High-Dose Rate Brachytherapy in Prostate Cancer Patients – A Study On Nausea and Vomiting


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Abstract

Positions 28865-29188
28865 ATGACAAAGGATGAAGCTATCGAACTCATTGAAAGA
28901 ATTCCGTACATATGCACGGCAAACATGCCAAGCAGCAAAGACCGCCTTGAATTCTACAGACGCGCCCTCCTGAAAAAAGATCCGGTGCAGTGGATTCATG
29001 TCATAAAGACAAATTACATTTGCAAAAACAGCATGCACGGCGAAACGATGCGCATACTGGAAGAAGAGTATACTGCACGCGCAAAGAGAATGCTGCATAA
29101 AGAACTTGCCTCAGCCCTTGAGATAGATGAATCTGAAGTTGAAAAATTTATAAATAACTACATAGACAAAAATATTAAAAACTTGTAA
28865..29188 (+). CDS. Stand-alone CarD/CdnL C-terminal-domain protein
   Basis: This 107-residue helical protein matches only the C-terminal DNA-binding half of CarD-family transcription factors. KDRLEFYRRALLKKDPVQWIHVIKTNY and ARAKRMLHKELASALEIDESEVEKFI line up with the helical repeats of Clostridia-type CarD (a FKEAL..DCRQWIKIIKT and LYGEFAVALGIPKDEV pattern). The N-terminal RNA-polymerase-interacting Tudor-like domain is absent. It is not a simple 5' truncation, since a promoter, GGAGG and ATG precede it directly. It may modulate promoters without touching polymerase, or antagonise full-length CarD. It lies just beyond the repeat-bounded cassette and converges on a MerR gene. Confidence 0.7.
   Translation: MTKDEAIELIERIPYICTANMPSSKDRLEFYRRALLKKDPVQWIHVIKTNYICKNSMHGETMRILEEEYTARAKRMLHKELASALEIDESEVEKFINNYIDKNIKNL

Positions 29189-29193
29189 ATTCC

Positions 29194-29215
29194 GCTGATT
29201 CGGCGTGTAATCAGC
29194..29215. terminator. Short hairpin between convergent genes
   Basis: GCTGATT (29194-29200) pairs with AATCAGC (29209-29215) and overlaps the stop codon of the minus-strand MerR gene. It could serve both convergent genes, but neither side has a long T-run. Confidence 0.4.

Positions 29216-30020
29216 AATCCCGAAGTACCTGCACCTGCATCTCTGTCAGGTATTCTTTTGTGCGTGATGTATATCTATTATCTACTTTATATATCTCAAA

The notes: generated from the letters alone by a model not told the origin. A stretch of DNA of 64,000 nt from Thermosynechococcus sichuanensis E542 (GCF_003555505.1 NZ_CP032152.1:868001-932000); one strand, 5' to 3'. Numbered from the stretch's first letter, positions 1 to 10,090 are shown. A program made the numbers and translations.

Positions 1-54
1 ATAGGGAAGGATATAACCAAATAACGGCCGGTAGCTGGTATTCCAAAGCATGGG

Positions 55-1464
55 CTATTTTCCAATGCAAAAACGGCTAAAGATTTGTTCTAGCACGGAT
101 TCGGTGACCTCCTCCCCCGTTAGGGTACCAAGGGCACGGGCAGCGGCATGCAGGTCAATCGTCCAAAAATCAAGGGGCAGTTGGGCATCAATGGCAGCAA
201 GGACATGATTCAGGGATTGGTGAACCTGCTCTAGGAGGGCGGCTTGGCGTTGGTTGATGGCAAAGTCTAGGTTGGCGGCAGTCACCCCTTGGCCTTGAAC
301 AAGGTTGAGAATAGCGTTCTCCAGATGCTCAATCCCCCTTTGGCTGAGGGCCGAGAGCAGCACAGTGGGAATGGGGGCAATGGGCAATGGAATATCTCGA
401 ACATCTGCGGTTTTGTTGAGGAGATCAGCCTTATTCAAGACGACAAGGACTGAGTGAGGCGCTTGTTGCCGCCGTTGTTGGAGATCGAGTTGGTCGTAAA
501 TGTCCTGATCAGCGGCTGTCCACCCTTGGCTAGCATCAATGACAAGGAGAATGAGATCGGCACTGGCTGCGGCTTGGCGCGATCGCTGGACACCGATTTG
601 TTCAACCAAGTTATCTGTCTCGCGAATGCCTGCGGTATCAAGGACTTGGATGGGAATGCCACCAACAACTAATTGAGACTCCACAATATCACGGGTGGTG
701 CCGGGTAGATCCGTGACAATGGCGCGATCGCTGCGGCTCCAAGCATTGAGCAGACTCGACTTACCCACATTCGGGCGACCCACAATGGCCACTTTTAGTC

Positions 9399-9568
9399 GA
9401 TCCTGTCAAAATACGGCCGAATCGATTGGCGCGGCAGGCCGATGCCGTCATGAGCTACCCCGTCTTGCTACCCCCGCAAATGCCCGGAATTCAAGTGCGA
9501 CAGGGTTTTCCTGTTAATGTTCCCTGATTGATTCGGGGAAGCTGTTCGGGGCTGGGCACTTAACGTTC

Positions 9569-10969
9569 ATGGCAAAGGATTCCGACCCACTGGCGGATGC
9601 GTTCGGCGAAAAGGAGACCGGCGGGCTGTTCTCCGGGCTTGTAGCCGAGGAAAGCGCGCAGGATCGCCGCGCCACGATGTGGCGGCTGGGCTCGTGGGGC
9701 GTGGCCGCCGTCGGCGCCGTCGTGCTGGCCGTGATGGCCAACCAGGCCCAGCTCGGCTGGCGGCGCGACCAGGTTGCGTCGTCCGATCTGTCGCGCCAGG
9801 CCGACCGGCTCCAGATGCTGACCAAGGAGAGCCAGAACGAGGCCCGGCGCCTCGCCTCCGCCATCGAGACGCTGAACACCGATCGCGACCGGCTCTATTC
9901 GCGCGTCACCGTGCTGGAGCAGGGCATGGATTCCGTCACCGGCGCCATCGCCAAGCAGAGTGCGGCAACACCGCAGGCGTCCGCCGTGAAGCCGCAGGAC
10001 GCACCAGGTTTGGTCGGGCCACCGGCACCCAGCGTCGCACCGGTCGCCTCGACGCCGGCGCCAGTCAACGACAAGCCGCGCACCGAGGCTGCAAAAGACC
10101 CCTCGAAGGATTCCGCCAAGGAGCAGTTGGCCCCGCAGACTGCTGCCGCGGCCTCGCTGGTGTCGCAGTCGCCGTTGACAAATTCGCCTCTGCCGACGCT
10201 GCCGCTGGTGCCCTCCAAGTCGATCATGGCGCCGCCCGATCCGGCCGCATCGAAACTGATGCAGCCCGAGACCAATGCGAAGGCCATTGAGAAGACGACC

High-dose rate brachytherapy (HDRB) is one of many treatments for prostate cancer. Despite a reported 80% to 90% success rate in terms of cure rates, nausea and vomiting have been noted as a significant problem. At St. Vincent's Private Hospital, an incidence of nausea and vomiting was estimated at 67% of patients undergoing HDRB. This study examines the possible causes and risk factors of post-operative nausea and vomiting with this treatment option.IntroductionHigh-dose rate brachytherapy (HDRB) is one of many treatments for prostate cancer. Despite a reported high cure rate, incidence of post-operative nausea and vomiting is significant in this patient population undergoing HDRB at St. Vincent's Private Hospital.PurposeTo examine possible causes and identify risk factors for the increased incidence of nausea and vomiting in patients with prostate cancer being treated with HDRB.MethodsA retrospective audit review of patient hospital medical and transport records was performed from January 2003 to December 2005. The sample consisted of 264 consecutive male patients undergoing HDRB treatment for prostate cancer. The sample was divided into one of three groups: 1) asymptomatic, 2) nausea, and 3) nausea and vomiting. Independent variables examined were 1) anesthetics, 2) morphine, 3) method of transport, 4) pain, 5) age, and 6) obesity.Data AnalysisDescriptive statistics, including mean, median, mode, standard deviation, and range using Microsoft Excel, were applied to all variable individually. Statistical significance was established using Chi square test for independence or a one-way analysis of variance (ANOVA).ResultsOf the six variables examined, age, transport, and pain were either statistically significant or an association was found between nausea and vomiting and each of these variables. Anesthetics, morphine, and weight were not significant.ConclusionRisk factors involved in post-operative nausea and vomiting (PONV) for HDRB patients are complex. Factors, such as amount of movement/transport, obesity, age, and morphine use, may place these patients at increased risk. With the identification of age, pain, and transport as being associated with PONV, development of a patient profile for nausea and vomiting may be possible. With a more complete assessment of these patients prior to HDRB treatment, clinicians may be able to target and minimize these risk factors. Development of specific interventions or protocols to minimize PONV in this population could be a next step in reducing this complication.Level of Evidence – Level VI(Melnyk & Fineout-Overholt, 2005)

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